This article was published by The McAlvany Intelligence Advisor on Friday, October 6, 2017: 

When Washington State lawmakers Matt Manweller and Phil Fortunato learned about what was passing for “” at taxpayer-funded Evergreen State College (ESC), they started applying the correct remedies: they offered bills to cut its funding and then sell it. Whether such ideas will gain traction among their colleagues remains to be seen. In the meantime, delays in doing so are costing Washington taxpayers a pretty penny.

When a college professor not only calls his school radical and then sues it for restitution over its radical policies, one can only assume he is correct. Writing in the Wall Street Journal in May, biology professor Bret Weinstein at ESC, said:

Evergreen is arguably the most radical college in the country … it does lean far to the left in a political sense….


The [college's] plan [to promote its “equity agenda”] and the way it is being forced on the college are both deeply authoritarian, and [its] attempt to mandate equality of outcome is unwise in the extreme.

For a college professor who proudly proclaims that he is a progressive – he teaches evolutionary biology at ESC – that's saying a lot. In those two paragraphs, Weinstein used “radical,” “far to the left,” and “authoritarian” – concepts which affirm what's going on at ESC.

It's been an annual tradition at ESC to celebrate something called a Day of Absence when students “of color” leave the campus and discuss how they are being discriminated against by society. Then there's the Day of Presence when they return to campus and regular programming resumes.

In 2017, however, “whites” on campus were urged to leave instead. This was too much for Weinstein, who complained in an email. This resulted in such outrage among the students that they shut down the campus for three days, confronted administration officials with outrageous demands and searing expletives to the point where YouTube videos of their behavior became a national disgrace.

The radical offended students shut down Weinstein's biology class, which forced him to move it to a local city park. In the Journal, Weinstein told what that day was like:

An angry mob of about 50 students disrupted my class, called me a racist, and demanded that I resign. My “racist” offense? I had challenged coercive segregation by race. Specifically, I had objected to a planned “Day of Absence” in which white people were asked to leave campus on April 12….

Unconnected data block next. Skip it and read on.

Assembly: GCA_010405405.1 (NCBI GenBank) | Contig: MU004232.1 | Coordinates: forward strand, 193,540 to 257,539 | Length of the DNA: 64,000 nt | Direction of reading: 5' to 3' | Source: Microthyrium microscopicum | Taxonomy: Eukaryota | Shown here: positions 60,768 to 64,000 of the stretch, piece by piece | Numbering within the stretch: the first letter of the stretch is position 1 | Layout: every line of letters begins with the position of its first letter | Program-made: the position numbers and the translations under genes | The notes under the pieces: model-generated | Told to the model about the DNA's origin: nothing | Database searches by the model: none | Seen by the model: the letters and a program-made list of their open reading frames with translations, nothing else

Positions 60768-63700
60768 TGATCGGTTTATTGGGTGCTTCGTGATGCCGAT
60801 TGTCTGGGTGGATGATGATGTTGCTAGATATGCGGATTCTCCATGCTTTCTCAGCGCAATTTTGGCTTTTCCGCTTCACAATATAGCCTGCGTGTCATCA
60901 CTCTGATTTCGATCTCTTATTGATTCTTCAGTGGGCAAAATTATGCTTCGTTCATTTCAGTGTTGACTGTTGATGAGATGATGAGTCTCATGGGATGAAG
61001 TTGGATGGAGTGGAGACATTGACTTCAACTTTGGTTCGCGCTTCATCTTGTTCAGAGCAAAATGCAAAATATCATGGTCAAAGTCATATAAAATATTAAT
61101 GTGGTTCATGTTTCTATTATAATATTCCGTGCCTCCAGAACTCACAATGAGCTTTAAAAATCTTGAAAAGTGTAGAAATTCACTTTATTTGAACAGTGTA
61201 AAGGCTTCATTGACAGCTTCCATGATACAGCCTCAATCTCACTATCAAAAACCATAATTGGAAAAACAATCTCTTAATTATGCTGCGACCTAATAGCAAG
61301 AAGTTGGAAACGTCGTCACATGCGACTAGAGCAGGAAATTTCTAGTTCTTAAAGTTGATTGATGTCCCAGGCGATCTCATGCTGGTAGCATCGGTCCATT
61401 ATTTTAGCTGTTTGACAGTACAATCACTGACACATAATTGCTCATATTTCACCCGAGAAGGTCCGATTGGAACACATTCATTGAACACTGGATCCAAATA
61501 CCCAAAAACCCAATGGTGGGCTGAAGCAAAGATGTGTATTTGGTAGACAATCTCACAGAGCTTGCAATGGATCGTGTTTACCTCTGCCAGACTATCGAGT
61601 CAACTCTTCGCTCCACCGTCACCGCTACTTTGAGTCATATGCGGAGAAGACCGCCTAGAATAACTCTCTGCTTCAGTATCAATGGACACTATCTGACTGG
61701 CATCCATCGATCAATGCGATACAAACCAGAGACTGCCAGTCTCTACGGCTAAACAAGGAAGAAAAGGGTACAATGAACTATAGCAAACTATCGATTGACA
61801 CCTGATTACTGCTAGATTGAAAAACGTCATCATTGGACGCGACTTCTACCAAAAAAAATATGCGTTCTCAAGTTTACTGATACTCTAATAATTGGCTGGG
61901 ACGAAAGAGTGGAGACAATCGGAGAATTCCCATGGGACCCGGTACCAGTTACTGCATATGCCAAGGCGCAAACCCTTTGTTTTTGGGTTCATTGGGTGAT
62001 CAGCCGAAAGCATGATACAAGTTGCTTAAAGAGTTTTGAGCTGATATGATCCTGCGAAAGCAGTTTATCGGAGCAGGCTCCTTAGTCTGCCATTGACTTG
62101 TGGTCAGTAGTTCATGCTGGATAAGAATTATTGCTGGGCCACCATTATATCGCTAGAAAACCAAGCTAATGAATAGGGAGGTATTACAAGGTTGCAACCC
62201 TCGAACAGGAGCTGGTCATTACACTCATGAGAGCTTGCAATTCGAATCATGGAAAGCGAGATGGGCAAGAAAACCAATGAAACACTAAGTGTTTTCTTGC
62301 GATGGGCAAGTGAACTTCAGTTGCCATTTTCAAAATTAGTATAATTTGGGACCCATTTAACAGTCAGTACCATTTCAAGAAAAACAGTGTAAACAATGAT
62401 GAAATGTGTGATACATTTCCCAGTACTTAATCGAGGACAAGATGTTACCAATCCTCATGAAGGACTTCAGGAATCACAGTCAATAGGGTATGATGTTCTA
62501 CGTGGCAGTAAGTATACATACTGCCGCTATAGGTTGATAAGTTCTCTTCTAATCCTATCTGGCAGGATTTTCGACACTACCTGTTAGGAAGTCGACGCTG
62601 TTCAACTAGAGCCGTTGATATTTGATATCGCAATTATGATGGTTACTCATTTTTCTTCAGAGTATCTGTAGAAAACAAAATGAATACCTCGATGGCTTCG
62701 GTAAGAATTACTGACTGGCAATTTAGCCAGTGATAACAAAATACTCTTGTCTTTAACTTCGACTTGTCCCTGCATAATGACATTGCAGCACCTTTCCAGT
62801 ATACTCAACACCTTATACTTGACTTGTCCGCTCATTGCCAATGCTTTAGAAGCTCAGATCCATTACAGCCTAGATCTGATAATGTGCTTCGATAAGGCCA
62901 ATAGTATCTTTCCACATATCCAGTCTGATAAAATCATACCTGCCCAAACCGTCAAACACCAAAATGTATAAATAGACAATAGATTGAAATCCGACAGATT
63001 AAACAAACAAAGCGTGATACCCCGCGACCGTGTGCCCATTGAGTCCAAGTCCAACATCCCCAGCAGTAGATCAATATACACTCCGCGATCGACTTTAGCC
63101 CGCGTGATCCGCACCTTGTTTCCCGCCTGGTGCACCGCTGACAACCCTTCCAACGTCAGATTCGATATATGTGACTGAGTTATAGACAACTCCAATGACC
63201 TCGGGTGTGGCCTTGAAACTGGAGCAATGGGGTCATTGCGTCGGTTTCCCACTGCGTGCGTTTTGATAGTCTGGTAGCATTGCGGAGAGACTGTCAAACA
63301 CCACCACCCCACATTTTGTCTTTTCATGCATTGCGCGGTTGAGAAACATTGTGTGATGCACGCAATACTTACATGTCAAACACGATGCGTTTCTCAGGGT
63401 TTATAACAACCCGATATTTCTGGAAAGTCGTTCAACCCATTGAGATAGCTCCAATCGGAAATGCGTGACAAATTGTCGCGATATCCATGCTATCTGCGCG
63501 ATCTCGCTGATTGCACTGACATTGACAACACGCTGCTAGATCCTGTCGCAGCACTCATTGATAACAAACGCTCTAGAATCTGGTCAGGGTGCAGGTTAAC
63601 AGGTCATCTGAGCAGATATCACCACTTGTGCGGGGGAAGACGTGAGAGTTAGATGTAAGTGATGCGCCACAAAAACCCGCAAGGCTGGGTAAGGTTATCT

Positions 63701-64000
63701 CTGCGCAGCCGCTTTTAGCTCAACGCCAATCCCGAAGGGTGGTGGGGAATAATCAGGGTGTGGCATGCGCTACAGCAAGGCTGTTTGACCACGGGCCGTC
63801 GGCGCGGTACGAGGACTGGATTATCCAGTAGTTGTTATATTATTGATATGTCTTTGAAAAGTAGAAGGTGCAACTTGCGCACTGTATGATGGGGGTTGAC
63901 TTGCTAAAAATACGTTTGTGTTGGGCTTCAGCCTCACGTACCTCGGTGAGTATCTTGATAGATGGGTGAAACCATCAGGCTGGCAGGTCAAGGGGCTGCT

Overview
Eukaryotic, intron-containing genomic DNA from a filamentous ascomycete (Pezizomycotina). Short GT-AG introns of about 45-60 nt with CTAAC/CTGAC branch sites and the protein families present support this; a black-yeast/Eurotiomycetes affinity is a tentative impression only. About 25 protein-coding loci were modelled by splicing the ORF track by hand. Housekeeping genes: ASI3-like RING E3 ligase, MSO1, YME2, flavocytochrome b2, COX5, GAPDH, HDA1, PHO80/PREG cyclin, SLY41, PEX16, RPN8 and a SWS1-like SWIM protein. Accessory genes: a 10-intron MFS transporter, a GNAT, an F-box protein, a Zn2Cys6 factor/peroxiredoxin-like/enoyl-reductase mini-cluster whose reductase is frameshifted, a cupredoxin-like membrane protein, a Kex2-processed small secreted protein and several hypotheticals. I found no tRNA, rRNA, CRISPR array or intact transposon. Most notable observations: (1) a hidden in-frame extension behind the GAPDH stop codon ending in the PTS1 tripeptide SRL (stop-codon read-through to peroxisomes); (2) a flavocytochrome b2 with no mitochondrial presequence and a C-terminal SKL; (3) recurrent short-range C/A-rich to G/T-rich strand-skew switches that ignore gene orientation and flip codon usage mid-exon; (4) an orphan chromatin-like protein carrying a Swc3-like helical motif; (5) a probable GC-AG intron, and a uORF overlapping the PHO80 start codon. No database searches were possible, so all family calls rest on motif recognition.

On a college campus, one's right to speak – or to be – must never be based on skin color.

So outrageous was their behavior, and the wimpy he got from the administration when he complained, that Weinstein and his wife, also a professor at ESC, decided to sue the college. They complained that:

(Evergreen) has permitted, cultivated, and perpetuated a racially hostile and retaliatory work environment. Through a series of decisions made at the highest levels, including to officially support a day of racial segregation, the college has refused to protect its employees from repeated provocative and corrosive verbal and written hostility based on race, as well as threats of physical violence.


TESC consistently has failed to set and enforce necessary boundaries in the workplace on campus, selectively has chosen not to enforce its student Code of Conduct, and sent the unmistakable message that the school will tolerate (and even endorse) egregious violations (and even crimes) purportedly to advance racial social goals, diminishing the collegiate experience for all, and fostering a racially hostile work and retaliatory environment for faculty and staff.

So strong was their case that the college decided to settle, claiming of course that they were innocent of any wrongdoing:

In making this agreement, the college admits no liability, and rejects the allegations made in the tort claim. The educational activities of Day of Absence/Day of Presence were not discriminatory. The college took reasonable and appropriate steps to engage with protestors during spring quarter, de-escalate conflict, and keep the campus safe.

It also helped that the administration officials weren't their own money, but the taxpayers', and decided to get out while the getting was good. In an ironic twist, the settlement of $500,000 – $450,000 to the Weinsteins and $50,000 to their attorneys – came on the same day that their resignation from the college became effective. So, on both sides it was good bye, so long, and good riddance.

It is hoped that moves by those state legislators to cut off taxpayer funding for this insanity and then sell the college to private interests for whatever it might be worth succeeds. It would send a message to other state legislators who are tired of funding revolutionaries on their own taxpayer-funded campuses.


TheOlympian.comEvergreen settles with Weinstein, professor at the center of campus protests  Embattled Evergreen professor Bret Weinstein plans to sue college

TheOlympian.comEvergreen State College board speaks out about campus' racial tensions, unrest

The Wall Street JournalThe Campus Mob Came for Me—and You, Professor, Could Be Next by Bret Weinstein

Background on Evergreen State College 2017 protests

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